Reuse your Razor views on the client!
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README.md

Razor Client Templates

The Razor Client Templates library allows you to reuse your Partial Razor Views as client side (JavaScript) templates. In addition to ensuring consistency between the HTML generated on the client with what's generated server-side, it also means that you don't have to maintain two different sets of markup - just write once and run anywhere!

Installation

Install via NuGet!

PM> Install-Package RazorClientTemplates

Usage

It's easy to get started using Razor templates on the client-side. Just follow a few simple steps:

Step 1: Create your Razor template

First, you'll need a Razor template that you're using as a partial view. In fact, you've probably already completed this step.

For example, take the following server-side Razor view:

<div id="movies">
	@foreach(var movie in Model) {
		@Html.Partial("Movie", movie")
	}
</div>

...which uses the Partial view Movie.cshtml:

<div class="movie">	    
    <h2>@Model.Title</h2>	    
    <p>Release Date: @Model.ReleaseDate</p>
    <p>Running Time: @Model.RunningTime</p>
    
    <h3>Actors</h3>
    <ul class="actors">
    @foreach(var actor in Model.Actors) {
        <li>@actor.Name</li>
    }
    </ul>
</div>

Step 2: Convert Razor markup to a Client Template

A client template is actually nothing more than a JavaScript function that produces rendered markup. There are two ways to convert your Razor markup to a JavaScript client template function: render the function inline, or include it as an external JavaScript include.

Inline JavaScript function

You can use the Html.ClientTemplate helper method to render the script inline, directly to your page, like so:

var movieTemplate = @Html.ClientTemplate("Movie")

...which will render the following to the client:

var movieTemplate = function(Model) {
    var _buf = [];
    _buf.push('<div class=\"movie\">	    \r\n	    <h2>');
    _buf.push(Model.Title);
    _buf.push('</h2>	    \r\n        <p>Release Date: ');
    _buf.push(Model.ReleaseDate);
    _buf.push('</p>\r\n        <p>Running Time: ');
    _buf.push(Model.RunningTime);
    _buf.push('</p>\r\n	    \r\n	    <h3>Actors</h3>\r\n	    <ul class=\"actors\">\r\n');
    for (var __i = 0; __i < Model.Actors.length; __i++) {
        var actor = Model.Actors[__i];
        _buf.push('	        <li>');
        _buf.push(actor.Name);
        _buf.push('</li>\r\n');
    }
    _buf.push('	    </ul>\r\n	</div>');
    return _buf.join('');
};

External JavaScript Include

Or, you can use the custom script handler to generate the same code as above, but as an external script include to keep that JavaScript out of your HTML:

<script type="text/javascript" src="@Url.ClientTemplate("Movie", functionName: "movieTemplate")"></script>

Step 3: Use the client template in the browser!

However you get it to the browser, you've now got a JavaScript function that you can call to render markup on the client! Just call the function and pass it a model and it will spit out rendered HTML that you can use however you like:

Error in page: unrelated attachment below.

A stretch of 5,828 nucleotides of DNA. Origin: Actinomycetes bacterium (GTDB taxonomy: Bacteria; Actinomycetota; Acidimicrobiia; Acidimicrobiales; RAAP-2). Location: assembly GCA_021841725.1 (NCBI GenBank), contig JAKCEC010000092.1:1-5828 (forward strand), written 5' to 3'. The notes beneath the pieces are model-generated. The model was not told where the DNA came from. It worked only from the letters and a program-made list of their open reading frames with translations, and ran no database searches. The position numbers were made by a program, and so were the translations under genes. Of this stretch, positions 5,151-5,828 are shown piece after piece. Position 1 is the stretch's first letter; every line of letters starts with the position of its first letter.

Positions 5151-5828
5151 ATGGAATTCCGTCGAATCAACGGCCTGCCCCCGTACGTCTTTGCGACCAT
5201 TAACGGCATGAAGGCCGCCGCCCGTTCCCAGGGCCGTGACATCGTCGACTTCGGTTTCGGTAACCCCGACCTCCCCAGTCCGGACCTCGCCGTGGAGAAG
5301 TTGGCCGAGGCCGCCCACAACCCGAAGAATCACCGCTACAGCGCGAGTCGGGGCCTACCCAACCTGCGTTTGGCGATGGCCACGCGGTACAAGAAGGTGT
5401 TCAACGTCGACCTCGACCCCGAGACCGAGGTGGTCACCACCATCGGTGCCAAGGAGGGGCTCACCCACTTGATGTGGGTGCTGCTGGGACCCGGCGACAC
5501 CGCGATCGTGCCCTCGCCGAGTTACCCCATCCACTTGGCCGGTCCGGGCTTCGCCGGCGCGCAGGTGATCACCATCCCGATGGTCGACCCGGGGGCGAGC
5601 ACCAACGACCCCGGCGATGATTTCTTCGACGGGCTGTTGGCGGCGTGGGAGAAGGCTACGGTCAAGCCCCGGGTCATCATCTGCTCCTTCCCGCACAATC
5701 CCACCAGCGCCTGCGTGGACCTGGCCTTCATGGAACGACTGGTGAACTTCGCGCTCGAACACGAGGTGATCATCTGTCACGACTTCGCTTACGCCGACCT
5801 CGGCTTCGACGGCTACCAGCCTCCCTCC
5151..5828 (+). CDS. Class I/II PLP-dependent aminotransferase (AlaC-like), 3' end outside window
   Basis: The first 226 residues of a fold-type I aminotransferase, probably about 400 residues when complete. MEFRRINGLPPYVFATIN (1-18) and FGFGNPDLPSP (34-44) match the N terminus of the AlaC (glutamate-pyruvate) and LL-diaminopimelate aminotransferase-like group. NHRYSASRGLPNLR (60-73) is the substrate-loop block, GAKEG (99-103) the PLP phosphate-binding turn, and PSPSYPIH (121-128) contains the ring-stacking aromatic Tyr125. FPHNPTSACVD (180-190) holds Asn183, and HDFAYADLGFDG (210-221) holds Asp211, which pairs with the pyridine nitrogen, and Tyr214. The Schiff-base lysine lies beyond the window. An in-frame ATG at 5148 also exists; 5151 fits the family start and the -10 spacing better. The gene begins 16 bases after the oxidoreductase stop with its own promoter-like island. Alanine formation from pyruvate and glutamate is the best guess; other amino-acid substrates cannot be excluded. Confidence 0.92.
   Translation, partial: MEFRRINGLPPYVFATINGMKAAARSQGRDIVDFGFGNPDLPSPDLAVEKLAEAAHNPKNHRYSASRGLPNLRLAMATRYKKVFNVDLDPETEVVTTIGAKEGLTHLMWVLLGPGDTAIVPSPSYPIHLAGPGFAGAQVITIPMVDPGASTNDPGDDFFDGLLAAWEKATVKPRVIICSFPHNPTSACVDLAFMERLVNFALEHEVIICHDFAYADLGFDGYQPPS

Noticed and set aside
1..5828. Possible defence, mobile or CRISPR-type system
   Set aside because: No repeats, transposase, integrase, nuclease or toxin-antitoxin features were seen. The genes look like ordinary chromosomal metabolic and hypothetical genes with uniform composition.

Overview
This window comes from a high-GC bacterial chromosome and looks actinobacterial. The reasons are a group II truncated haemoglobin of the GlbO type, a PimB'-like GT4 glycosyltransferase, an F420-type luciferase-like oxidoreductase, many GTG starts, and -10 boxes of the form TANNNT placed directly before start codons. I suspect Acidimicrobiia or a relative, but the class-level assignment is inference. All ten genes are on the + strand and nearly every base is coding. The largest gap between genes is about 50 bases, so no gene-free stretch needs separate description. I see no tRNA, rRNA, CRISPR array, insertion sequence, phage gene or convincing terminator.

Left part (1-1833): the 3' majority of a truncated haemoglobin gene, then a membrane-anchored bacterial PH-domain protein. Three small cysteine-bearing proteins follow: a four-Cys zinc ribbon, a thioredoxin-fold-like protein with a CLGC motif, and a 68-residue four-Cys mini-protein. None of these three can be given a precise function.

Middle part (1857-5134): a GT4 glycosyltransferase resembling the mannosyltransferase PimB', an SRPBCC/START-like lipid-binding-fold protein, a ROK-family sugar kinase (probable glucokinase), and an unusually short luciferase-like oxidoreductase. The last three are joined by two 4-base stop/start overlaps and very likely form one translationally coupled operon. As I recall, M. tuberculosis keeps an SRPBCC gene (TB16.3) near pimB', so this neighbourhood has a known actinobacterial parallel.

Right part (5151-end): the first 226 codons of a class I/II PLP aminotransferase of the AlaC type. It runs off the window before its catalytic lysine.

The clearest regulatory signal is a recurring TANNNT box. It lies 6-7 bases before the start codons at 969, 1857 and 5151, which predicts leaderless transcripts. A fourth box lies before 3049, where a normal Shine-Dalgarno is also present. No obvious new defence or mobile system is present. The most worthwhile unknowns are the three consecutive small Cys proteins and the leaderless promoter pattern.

var renderedMovie = movieTemplate({ 
        Title: "The Big Lebowski",
        ReleaseDate: "1998",
        RunningTime: "117 mins",
        Actors: [ 
            { Name: "Jeff Bridges" },
            { Name: "John Goodman" },
            { Name: "Steve Buscemi" }
        ]
    });

$('#movies').append(renderedMovie);

Supported Scenarios / Known Limitations

Look, in addition to the fact that this project is quite young, Razor markup wasn't designed to be converted into JavaScript functions, so naturally there are going to be some things that work, some things that don't work quite right (yet) and some things that may never work correctly. You are, after all, translating from a statically-typed language to a dynamically-typed language - some things are simply going to be lost in translation!

That being said, here is what is known to be working, not working, and things we plan to get working.

What works:

  • Basic C# code constructs (if/then, foreach, etc.)
  • Basic model property accessors work fine, but of course you are not going to have access to .NET methods and properties on the client (nor will you have JavaScript nuances on the server)
  • Basic foreach loops work, as long as you stick to the basic model property accessors (e.g. foreach(var movie in Model.Movies))
  • Basic if/else checks work against simple boolean properties
  • Comments are "supported" (in that they are ignored...)

Planned to work:

  • Support for Razor Helpers (the @helper MyFunc() syntax) should work soon

What doesn't (and probably never will) work:

  • VB. C# rocks way too much to worry about VB support.
  • JavaScript methods and properties on the server (this should be a given... right? this tool converts from server code to client code, not the other way around!)
  • .NET methods and properties on the client -- stick to basic DTO models!
  • ... You tell us! If you find something that you think should work but doesn't, please submit an issue via our GitHub Issues page!